In the related art talk burst allocation method in the PTT service system, a first user who wishes to obtain the right to talk may request a talk burst by pressing the key of the PTT terminal. If a second user has received the right to talk in advance of the first user, the first user must wait until the second user releases his right to talk. Only after the second user has released the line can the first user request a right to talk.

Accordingly, in the related art talk burst allocation method, when a user requests a right to talk, the user may not obtain such right to talk because another user already has the right to talk. In addition, if the user does not press the PTT key soon after deallocation of right to talk to another (i.e., after another user releases his right to talk), the user may lose his chance to other users who may press the PTT key on their PTT terminal more quickly than the first user.

Furthermore, in the related art talk burst allocation method when the user has data high priority, the user may not be able to transmit in advance of others because the right to talk is allocated regardless of the type or priority of data.

Thus, systems and methods are needed to overcome the noted problem.

SUMMARY

Features and advantages of the invention will be set forth in the description which follows, and in part will be apparent from the description, or may be learned by practice of the invention. The objectives and other advantages of the invention will be realized and attained by the structure particularly pointed out in the written description and claims hereof as well as the appended drawings.

To achieve these and other advantages and in accordance with the purpose of the present invention, as embodied and broadly described, a talk burst allocation method in a push-to-talk (PTT) communication system is provided.

The method comprises assigning a priority ranking to at least one PTT terminal among a plurality of PTT terminals in a PTT communication system; and allocating a talk burst to the PTT terminal with the highest priority ranking. The allocating step is performed by a PTT server servicing the plurality of PTT terminals.

A priority ranking is determined for a first PTT terminal among the plurality of PTT terminals based on length of time a PTT request actuator on the PTT terminal is pressed. The determining step is performed by a PTT server servicing the plurality of PTT terminals or the first PTT terminal depending on implementation.

In accordance with another aspect of the invention, a talk burst allocation method in a push-to-talk (PTT) communication system supporting a plurality of PTT terminals is provided. The method comprises determining whether a talk burst can be allocated to a first PTT terminal having a first priority, in response to receiving a talk burst request message from the first PTT terminal; and changing priority of the first PTT terminal to a second priority, when the PTT terminal's request for a talk burst is denied.

In one embodiment, the second priority has a higher ranking than the first priority. Priority of the first PTT terminal may be updated according to a state defined by length of user interaction with a PTT actuator of the first PTT terminal. The PTT terminal re-transmits the talk burst request message to the PTT server, after passage of a threshold time period.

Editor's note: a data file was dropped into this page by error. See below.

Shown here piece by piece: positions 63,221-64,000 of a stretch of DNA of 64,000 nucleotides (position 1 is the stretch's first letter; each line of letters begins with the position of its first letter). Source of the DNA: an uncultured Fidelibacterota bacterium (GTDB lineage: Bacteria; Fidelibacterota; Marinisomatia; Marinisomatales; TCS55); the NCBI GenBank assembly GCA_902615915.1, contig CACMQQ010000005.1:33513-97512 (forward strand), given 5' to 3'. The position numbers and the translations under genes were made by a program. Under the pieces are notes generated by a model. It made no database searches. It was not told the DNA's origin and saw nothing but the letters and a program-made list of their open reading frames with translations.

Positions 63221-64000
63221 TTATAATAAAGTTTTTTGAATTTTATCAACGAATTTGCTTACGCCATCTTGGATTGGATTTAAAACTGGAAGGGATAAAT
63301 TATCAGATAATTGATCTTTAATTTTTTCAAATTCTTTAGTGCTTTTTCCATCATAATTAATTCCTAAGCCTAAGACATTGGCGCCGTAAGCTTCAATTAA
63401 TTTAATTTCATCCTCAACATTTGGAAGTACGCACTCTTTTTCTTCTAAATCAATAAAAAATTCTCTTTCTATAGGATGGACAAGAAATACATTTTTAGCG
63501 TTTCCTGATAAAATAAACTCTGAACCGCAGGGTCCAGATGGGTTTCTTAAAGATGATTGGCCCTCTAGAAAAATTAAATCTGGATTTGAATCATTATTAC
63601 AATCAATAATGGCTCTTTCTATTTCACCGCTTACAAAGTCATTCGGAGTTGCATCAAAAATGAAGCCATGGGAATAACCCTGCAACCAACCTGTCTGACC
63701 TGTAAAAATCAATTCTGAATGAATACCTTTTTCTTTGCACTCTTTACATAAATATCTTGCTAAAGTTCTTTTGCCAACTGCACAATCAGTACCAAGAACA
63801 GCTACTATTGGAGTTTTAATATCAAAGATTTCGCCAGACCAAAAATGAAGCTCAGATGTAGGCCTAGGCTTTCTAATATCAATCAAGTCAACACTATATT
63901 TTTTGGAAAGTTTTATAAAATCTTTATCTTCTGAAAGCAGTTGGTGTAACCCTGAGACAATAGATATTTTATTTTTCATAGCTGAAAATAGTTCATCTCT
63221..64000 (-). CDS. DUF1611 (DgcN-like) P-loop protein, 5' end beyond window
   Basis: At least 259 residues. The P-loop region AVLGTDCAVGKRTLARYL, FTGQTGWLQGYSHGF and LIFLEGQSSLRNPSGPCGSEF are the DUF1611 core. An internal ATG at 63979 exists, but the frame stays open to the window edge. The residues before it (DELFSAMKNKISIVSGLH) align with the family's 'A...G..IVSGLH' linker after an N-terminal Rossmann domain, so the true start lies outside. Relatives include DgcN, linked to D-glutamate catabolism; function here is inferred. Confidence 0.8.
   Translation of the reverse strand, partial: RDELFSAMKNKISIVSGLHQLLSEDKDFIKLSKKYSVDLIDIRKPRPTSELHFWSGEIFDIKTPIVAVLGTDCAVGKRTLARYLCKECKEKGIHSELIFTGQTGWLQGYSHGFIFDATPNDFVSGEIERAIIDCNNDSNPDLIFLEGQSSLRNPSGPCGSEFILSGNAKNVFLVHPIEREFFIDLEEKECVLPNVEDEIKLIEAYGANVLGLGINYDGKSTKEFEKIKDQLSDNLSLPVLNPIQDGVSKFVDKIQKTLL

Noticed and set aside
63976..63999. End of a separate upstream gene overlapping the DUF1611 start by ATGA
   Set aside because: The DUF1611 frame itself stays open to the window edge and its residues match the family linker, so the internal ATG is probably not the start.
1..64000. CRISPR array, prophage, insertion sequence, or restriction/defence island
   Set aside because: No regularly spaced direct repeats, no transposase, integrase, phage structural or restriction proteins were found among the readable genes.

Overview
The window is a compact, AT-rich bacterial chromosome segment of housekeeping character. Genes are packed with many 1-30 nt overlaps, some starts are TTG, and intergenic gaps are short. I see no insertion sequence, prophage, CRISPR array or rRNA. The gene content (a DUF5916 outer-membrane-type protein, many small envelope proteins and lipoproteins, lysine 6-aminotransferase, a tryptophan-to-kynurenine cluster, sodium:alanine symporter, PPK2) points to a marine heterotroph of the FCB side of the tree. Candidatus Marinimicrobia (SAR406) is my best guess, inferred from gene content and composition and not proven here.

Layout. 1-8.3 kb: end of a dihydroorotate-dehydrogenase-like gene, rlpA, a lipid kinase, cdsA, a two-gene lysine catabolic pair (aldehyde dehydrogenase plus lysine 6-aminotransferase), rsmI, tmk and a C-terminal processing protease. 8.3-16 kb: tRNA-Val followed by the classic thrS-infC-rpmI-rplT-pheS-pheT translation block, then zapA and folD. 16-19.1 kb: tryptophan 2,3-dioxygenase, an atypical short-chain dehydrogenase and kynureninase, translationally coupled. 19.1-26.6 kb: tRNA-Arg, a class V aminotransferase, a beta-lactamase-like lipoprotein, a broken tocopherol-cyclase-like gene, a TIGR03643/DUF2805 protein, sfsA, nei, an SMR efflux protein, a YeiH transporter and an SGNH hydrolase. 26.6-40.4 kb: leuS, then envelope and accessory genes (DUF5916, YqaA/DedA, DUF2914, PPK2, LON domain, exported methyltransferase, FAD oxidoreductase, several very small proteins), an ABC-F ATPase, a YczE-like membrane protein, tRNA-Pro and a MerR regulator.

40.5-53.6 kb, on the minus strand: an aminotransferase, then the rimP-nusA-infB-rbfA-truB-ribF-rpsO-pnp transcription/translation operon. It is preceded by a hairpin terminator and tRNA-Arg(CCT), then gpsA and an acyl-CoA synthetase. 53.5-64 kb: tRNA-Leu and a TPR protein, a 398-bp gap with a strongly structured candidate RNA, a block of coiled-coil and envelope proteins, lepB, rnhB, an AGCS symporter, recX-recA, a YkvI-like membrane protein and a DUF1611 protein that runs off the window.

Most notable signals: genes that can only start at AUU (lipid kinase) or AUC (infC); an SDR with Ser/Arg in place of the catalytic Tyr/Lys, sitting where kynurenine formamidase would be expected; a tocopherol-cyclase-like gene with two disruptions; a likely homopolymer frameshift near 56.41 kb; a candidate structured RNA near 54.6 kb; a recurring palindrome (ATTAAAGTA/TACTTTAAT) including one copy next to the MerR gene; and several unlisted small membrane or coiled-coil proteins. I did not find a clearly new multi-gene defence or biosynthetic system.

Preferably, the talk burst to the PTT terminal is allocated in accordance with the first priority. Priority of the first PTT terminal may be updated according to a state defined by length of time a user has pressed a PTT key on the first PTT terminal, for example. Priority of the first PTT terminal is monitored based on when the PTT key is released, such that the first PTT terminal transmits a talk burst request delete message to the PTT server, when the PTT key is released. Priority of the first PTT terminal is changed to a default value, in response to receiving a talk burst request delete message from the first PTT terminal.

In accordance with another embodiment, a talk burst allocation method in a push-to-talk (PTT) communication system is provided. The method comprises receiving a request for a talk burst from a plurality of PTT terminals, each terminal having a corresponding priority level; and allocating the talk burst to a first PTT terminal having a first priority level, when the talk bust is unallocated.

The method further comprises corresponding priority levels of all other PTT terminals to which talk bust is not allocated. The first priority level, in one embodiment, is the highest priority level among all corresponding priority levels.

In another embodiment, a talk burst allocation method in a push-to-talk (PTT) communication system is provided. The method comprises accepting a priority ranking among a plurality of PTT terminals in a PTT communication system; and obtaining a talk burst from a PTT server, when the assigned priority ranking is the highest ranking among the plurality of PTT terminals. A priority ranking is assigned to a first PTT terminal among the plurality of PTT terminals based on a time when a talk burst request was submitted by the first PTT terminal.

In yet another embodiment, a method of servicing a plurality of users in a voice/data communication system comprises detecting a time duration when a user continuously activates a half-duplex function of a communication terminal in the voice/data communication system; assigning a priority to said user according to the detected time duration; and granting a transmission privilege to said user according to the assigned priority. Depending on implementation, the half-duplex function may be a push-to-talk function or any functional equivalent thereof.